Advertising content is to blame for the slow user experience on mobile today. The data and anecdotal evidence points to this. AMP provides a path to clean things up.

The advertising experience in AMP also matters.

Let’s assume that publishers, social platforms and search engines all invest in building AMP versions of their sites or prioritizing users towards AMP pages (which they are). The user will benefit from a clean, fast and speedy experience. Now what happens when that same user, on that same speedy AMP site, clicks on an ad? Will they be taken to yet another painfully slow mobile website that they have trained himself to avoid?

The vision of AMP is killed if the post-click ad experience for users is also not an AMP experience. Although AMP has the word “pages” in its acronym, AMP is about a better web experience. That means the entire experience, both content and advertising.

If publishers simply add their ad networks and programmatic demand sources to their AMP pages, they are not really looking after the user. They might as well not even support AMP, as true support for AMP requires both a speedy content experience and advertising experience.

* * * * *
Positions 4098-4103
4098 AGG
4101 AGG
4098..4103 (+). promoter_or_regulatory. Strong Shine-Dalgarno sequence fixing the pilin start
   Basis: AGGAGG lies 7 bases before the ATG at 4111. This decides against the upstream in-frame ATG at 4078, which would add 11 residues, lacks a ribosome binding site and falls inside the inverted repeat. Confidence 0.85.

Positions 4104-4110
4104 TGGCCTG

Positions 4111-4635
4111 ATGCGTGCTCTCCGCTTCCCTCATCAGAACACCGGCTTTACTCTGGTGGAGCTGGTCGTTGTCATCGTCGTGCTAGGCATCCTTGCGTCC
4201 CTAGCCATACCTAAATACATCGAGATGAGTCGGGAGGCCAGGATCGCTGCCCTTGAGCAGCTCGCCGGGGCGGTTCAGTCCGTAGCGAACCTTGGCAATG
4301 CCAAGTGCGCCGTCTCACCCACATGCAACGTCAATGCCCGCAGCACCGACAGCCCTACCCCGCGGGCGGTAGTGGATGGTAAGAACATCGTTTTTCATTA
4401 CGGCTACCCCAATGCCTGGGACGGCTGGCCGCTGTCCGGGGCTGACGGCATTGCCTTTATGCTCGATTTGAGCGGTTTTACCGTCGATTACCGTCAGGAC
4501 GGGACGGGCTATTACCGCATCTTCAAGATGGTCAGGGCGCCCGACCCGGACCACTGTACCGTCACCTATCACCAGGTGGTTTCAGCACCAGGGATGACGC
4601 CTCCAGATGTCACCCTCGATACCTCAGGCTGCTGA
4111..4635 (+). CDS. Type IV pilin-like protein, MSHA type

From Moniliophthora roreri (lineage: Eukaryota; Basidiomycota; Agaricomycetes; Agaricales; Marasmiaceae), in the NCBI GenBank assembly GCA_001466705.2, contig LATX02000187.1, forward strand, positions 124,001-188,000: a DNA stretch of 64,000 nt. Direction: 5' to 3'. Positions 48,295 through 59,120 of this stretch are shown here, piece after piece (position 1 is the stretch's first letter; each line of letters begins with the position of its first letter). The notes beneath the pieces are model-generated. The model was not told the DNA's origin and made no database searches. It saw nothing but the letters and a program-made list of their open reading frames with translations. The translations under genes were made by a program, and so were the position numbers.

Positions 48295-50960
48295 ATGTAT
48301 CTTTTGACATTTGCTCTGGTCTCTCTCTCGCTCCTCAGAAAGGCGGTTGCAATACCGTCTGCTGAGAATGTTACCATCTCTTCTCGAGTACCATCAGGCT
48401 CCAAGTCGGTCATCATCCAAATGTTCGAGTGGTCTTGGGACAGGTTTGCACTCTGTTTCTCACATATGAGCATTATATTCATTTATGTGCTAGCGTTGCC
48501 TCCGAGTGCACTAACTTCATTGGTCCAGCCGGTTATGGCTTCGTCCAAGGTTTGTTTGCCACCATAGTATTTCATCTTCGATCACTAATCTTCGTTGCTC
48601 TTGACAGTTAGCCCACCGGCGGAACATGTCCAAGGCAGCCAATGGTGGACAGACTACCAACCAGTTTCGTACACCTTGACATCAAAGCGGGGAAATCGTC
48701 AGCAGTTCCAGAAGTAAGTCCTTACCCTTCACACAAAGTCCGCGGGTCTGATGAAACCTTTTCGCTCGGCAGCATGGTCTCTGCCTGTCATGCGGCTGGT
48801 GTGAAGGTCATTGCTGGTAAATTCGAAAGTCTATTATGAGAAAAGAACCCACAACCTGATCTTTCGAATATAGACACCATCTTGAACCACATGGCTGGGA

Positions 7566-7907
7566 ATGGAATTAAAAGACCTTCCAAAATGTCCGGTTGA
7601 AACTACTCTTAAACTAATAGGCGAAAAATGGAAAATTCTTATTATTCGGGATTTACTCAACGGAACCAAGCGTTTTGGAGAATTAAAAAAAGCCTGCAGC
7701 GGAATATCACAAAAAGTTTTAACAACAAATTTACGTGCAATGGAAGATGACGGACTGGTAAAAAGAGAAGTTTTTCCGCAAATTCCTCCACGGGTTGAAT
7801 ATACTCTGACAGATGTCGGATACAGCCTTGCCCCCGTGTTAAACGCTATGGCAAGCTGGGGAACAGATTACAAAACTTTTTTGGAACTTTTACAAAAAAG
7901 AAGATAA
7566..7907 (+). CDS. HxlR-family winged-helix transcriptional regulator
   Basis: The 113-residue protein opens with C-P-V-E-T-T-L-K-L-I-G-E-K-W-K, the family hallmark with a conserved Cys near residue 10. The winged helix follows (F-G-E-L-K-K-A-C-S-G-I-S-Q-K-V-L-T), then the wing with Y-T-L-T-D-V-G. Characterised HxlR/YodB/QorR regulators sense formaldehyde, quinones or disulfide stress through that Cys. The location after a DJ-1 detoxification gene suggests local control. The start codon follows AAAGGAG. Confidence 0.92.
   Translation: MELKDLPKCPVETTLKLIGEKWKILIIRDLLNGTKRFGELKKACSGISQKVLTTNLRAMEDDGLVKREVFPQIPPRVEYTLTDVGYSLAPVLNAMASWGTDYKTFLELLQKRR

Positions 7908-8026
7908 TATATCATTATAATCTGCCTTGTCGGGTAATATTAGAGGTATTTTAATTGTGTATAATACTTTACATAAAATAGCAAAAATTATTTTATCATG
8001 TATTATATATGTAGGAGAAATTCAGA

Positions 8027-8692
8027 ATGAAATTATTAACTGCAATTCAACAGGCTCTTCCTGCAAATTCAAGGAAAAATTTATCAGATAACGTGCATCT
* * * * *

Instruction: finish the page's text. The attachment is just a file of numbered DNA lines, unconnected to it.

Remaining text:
In a post on the AMP blog, the following ad networks were listed as supporting AMP: Outbrain, AOL, Taboola, OpenX, AdSense, Pubmatic, Krux, Kargo, and I’m personally concerned for the user if the ad experience from these companies is the same as the ones they provide to users on publisher sites today.

Frédéric Filloux wrote last month in Monday Note,

“I’m not so sure that having on board internet nuisances such as Outbrain or Taboola is such good news. With remarkable consistency, these two disfigure thousands of sites across the world by inserting grotesque promotional or editorial recommendations in news pages. As for, it created many unseen-before video formats that should be rewarded by ad blocker companies for their ability to trigger user rejection”.

Branded content can be a true AMP experience.